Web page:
Mum, 35, diagnosed with cancer after noticing a change in bowel habits

Mum, 35, diagnosed with cancer after noticing a change in bowel habits


Bowel cancer: Dr Amir explains symptoms to look out for

We use your sign-up to provide content in ways you’ve consented to and to improve our understanding of you. This may include adverts from us and 3rd parties based on our understanding. You can unsubscribe at any time. More info

Lauren Fresa, 35, from Flint, North Wales, who describes her story as “a case of once bitten, twice shy”, knows far too well how quickly can everything change in just 24 hours. Rushed to hospital in February 2021 while 18 weeks pregnant, she had to undergo a life-saving surgery only to be told she had lost her baby and that she has bowel cancer. Fighting her way through this ordeal, the mum is now due to have her third round of chemotherapy because the cancer has returned.

Lauren, who is already a mum to six-year-old Liam, fell pregnant with her second child in October 2020 but rather than just noticing the changes that come with pregnancy, the mum spotted that something was off with her bowel movements.

She said: “I knew something was wrong, and I spent six months going back and forth to my GP, only to be sent home with laxatives and enema kits and told it was just constipation.

“Laxatives are supposed to take effect within two weeks – to be on them for six months is ridiculous – it’s a hell of a long time.”

The NHS explains that constipation is rarely caused by “serious bowel conditions” but it could be a sign of bowel cancer.

READ MORE: ‘I had zero risk factors for bowel cancer’: Woman hit by the condition shares ‘first’ sign

Changes in your normal bowel habits – whether that’s looser poos, needing the loo more often, or constipation – can ring alarm bells, according to Cancer Research UK.

After months of trying to find out the cause of her problems, Lauren was eventually rushed to a hospital.

Medics discovered a blockage in her bowel and performed emergency surgery to fit a colostomy bag, which is used to collect stool.

Tragically, just the day after undergoing this life-saving operation, Lauren was told she had lost her baby.

She described this time as “sad” and “awful”, made even worse by lockdown restrictions that meant her husband couldn’t be with her when she received the news.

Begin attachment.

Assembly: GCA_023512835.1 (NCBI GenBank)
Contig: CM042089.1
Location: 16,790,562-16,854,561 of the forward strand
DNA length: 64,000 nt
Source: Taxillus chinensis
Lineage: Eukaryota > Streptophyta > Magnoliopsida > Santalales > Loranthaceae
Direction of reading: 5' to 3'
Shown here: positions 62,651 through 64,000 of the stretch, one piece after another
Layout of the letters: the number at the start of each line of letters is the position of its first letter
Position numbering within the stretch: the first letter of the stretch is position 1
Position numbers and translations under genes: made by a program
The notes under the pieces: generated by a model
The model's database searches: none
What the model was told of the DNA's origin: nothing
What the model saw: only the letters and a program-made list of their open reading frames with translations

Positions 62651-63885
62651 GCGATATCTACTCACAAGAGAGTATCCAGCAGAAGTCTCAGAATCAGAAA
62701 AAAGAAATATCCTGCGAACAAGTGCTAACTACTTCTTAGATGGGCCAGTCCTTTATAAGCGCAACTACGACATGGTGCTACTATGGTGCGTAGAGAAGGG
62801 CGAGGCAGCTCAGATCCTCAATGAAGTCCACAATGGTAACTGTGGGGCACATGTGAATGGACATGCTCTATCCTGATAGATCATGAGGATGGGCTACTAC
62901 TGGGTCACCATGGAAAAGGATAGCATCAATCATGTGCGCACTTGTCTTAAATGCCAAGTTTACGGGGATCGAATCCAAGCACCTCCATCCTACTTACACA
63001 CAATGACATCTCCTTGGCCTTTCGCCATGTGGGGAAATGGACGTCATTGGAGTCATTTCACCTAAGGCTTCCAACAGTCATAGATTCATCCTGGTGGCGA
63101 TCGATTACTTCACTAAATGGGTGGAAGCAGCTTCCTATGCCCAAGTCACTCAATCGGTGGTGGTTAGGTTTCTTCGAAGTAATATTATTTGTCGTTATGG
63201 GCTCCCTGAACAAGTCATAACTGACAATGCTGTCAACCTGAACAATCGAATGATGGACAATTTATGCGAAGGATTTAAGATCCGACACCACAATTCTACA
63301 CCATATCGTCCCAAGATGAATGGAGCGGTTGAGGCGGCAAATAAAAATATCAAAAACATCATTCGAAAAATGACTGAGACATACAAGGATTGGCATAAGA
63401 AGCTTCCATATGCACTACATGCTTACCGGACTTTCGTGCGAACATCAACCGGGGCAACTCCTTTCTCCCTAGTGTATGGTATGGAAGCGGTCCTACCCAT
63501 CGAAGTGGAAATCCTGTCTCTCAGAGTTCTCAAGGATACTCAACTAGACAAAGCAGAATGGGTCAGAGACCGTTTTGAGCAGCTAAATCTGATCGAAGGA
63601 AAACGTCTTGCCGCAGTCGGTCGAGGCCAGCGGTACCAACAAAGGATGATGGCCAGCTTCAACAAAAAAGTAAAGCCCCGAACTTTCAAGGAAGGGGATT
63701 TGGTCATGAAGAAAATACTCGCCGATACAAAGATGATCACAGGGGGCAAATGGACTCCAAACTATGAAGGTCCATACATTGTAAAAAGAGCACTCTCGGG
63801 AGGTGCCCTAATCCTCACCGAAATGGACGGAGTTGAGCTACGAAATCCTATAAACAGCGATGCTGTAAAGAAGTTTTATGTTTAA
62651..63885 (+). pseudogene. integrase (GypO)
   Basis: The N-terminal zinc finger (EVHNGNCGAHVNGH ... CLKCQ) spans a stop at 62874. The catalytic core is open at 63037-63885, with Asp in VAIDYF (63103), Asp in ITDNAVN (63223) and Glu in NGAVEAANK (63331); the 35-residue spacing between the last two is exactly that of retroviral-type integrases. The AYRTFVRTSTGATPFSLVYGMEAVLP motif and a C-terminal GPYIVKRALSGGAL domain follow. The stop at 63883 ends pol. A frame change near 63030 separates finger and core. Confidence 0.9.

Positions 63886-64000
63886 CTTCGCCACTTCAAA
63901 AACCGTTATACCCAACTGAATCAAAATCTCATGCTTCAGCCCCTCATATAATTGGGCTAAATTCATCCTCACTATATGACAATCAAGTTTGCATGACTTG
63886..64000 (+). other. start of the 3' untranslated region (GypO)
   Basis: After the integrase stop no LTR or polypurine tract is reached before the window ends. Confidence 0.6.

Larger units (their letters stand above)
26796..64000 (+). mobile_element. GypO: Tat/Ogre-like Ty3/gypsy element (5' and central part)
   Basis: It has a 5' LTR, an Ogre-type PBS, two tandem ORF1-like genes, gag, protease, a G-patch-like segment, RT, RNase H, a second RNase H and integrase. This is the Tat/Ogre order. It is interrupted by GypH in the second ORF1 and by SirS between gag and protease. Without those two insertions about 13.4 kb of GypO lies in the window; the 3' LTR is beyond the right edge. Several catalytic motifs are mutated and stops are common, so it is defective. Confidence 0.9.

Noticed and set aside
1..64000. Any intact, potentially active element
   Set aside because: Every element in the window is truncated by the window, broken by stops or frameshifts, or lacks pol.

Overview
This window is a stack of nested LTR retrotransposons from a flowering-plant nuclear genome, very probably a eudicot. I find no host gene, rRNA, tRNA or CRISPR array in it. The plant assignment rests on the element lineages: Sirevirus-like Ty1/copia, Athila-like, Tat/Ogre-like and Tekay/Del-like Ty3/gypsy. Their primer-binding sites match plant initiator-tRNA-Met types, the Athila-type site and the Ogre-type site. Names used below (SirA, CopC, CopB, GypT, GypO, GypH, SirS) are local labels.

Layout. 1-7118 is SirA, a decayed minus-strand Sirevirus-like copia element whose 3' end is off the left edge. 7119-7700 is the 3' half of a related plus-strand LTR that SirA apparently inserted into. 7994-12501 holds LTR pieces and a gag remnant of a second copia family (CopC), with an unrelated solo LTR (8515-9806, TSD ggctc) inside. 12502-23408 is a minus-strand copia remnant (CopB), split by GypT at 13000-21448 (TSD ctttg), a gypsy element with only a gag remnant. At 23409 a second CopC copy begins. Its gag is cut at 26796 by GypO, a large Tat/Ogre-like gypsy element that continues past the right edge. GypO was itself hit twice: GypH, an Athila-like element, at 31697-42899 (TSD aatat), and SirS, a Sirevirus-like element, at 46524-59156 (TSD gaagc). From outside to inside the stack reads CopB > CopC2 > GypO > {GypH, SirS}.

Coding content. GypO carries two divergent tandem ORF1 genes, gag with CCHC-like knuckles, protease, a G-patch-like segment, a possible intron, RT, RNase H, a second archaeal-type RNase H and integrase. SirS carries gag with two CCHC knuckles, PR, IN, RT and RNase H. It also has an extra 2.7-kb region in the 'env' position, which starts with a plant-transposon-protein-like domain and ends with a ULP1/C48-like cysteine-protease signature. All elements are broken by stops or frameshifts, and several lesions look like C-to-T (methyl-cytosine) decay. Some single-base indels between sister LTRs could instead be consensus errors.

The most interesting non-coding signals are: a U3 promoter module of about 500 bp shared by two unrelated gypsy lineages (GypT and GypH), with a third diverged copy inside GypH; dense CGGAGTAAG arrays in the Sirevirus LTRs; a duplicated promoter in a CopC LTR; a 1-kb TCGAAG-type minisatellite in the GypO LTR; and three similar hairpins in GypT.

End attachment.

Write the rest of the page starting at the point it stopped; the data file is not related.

She was also diagnosed with bowel cancer, with further scans revealing that the daunting condition spread to her liver.

“It felt like a million things were happening at once. It was just horrible,” the mum recalled.

She underwent surgery to remove the cancerous tumour, two rounds of chemotherapy at two different hospitals, and a hysterectomy to remove her womb.

But just before last Christmas, Lauren and her husband, Kris, 36, who works for a homeless charity Shelter, were told the cancer had returned in her liver.

She is now preparing to begin her third round of chemotherapy this week.

READ MORE: Man diagnosed with cancer months after losing partner to disease

Primary school teacher Lauren said: “A lot has happened in a short space of time.

“It’s taken me a bit longer this time to get my head around the news that the cancer is back. I think it’s a case of once bitten, twice shy.

“It takes its toll – even though you know it’s a possibility that it will return, you still hope it will all be OK. I’m just trying to stay as positive as I can.

“I’m going straight back onto the same chemotherapy I had the second time round, and I seemed to respond quite well to that, so I’m hoping it will work again.”

Sadly, Lauren’s hysterectomy means she and Kris can no longer conceive any more children.

She said: “Once I had had radiotherapy in my pelvic area, that door was closed to me. But to have the hysterectomy was just horrible – for me and Kris, and for our whole family.

“We definitely did want more children.”

The mum is now due to have another round of chemotherapy that should last three months. Lauren added: “I think it will be a case of we’ll just wait and see what happens.

“I’m aware it might not be durable this time, but I’m trying to stay hopeful.”

Source: Read Full Article